The correct identity of the offending snake species helps the physician to adopt the appropriate management regime. However, often the offending snake is not always available and the physician has to assume the identity of the offending snake by the clinical features, bedside laboratory tests (such as clotting test) and the circumstantial evidence of the bite. Or else, by showing colour illustrations of snakes or specimens preserved in formaldehyde or alcohol to the patient or to accompanying persons who witnessed the bite. Advanced techniques such as venom detection kits (ELISA) are not available in Sri Lanka.
Thus, the physician should be able to identify at least the five following highly venomous snakes of Sri Lanka.
The head is triangular and has two white lines on the head which meet at the tip of the snout to form the letter “V”. It has a well defined neck and a vertical pupil. The body is stocky, the dorsal surface is brown in colour and has 3 longitudinal rows of circular or oval shaped dark markings. The main row of markings runs along the mid dorsal line and other two rows on either side of the body. Each spot has an inner black area and an outer white margin. The belly is whitish or yellowish with small dark spots. Young snakes are very bright, beautiful and the body is more slender. A mature adult can grow up to approximately 1 m in length.
It is a slender long snake without a distinct neck. A mature adult can grow up to approximately 1.5 meters in length. Dorsal side of the body is highly glossy black or dark bluish in colour and has a series of narrow white paired dorsal bands. In the young, these bands are distinct, but with age these white bands are reduced to vertebral spots, or may disappear completely. The belly is pearly white. The mid dorsal scales (vertebral) are hexagonal and larger than the rest. The subcaudals or the scales on the ventral aspect of the tail are uniserial or of single scales. These features will help to identify the krait from other non venomous snakes which resemble the krait.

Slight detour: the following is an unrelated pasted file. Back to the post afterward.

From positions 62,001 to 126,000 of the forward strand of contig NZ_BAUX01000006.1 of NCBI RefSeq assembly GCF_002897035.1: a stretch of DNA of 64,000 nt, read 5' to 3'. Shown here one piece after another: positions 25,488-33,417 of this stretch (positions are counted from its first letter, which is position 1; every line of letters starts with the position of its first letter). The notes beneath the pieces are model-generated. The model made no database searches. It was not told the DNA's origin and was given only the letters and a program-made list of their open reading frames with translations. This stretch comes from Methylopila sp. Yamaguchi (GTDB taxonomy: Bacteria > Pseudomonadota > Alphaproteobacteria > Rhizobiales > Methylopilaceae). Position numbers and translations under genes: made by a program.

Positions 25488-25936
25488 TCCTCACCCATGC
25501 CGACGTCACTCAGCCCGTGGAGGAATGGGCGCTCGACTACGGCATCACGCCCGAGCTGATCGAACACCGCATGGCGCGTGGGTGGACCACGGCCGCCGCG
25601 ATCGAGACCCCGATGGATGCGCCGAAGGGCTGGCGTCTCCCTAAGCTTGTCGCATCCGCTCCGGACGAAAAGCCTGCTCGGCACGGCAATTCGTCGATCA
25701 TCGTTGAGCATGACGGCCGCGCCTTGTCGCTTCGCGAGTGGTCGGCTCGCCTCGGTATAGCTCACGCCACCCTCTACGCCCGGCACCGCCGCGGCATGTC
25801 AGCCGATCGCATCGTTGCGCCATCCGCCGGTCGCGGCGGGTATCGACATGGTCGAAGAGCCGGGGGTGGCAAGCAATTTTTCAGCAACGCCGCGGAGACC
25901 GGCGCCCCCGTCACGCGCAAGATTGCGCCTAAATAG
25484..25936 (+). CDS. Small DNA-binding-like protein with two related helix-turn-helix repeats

The morphological features are similar to the common krait. However, there are 15-25 distinct single white crossbars on the dorsal aspect, which run across the belly, alternately with black bands. However, as the snake gets older these bands are reduced to vertebral spots, or may disappear completely. The belly is white in the young but is alternately black and white in adults, with the black bands being broader. The mid dorsal scales are hexagonal and larger than the rest and the ventral tail has single scales. These two features are important to distinguish it from other snakes. It is generally smaller than the common krait and can grow up to 1 meter in length.
Sri Lankan cobra is now considered a distinct species and not a subspecies. It can attain maximum length about 2 m and has a distinct hood (with highly variable markings). However, the most characteristic is the spectacle mark on the dorsal aspect of the hood. The ventral side of the hood has two symmetrical black spots, which is a constant feature seen in all Sri Lankan cobras. The body is brown with thin white bars. The belly has light or dark cross bands which might disappear with age.
The head is triangular and flat, and the snout ends in a wedge or hump like prominence. A distinct pit called loreal pit is visible between the eye and the nostril. The body is stocky and the dorsal surface is muddy brown in colour. A series of dark brown oval spots are seen on either side of the spine. Ventral aspect is off white and occasionally mottled with brown. The snake can grow up to 45 cm in length.